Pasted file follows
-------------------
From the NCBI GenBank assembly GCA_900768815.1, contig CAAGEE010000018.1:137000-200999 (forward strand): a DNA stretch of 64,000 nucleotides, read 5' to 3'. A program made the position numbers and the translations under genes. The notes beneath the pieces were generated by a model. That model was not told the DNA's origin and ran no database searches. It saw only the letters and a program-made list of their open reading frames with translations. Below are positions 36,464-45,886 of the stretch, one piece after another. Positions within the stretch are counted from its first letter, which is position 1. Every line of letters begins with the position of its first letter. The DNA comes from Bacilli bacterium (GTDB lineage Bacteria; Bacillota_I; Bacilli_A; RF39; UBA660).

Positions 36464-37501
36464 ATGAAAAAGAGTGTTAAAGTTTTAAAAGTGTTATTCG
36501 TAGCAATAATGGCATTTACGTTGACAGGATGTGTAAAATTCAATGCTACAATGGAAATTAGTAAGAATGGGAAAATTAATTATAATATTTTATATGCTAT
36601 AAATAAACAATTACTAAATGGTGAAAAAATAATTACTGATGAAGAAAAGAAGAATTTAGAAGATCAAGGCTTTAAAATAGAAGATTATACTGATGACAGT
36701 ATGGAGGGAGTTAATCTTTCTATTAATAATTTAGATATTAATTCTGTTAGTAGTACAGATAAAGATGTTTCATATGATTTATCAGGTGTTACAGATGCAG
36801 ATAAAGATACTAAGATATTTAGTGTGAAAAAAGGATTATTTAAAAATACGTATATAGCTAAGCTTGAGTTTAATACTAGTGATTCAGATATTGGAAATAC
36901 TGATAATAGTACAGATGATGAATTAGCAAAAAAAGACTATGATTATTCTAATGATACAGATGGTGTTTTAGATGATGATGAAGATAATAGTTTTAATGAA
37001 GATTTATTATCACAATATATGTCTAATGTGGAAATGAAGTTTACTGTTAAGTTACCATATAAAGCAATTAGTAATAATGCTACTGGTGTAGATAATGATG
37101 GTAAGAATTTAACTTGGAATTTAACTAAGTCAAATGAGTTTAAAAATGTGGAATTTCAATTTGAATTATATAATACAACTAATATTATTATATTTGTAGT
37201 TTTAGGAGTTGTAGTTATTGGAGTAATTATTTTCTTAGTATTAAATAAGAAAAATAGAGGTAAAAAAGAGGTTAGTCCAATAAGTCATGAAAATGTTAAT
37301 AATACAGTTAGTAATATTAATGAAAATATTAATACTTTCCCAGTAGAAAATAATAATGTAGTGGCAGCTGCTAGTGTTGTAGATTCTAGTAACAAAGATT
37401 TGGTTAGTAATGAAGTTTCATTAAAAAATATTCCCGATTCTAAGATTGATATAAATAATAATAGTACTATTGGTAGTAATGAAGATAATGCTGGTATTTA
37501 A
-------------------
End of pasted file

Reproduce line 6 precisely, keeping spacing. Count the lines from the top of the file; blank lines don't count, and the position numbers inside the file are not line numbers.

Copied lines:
36701 ATGGAGGGAGTTAATCTTTCTATTAATAATTTAGATATTAATTCTGTTAGTAGTACAGATAAAGATGTTTCATATGATTTATCAGGTGTTACAGATGCAG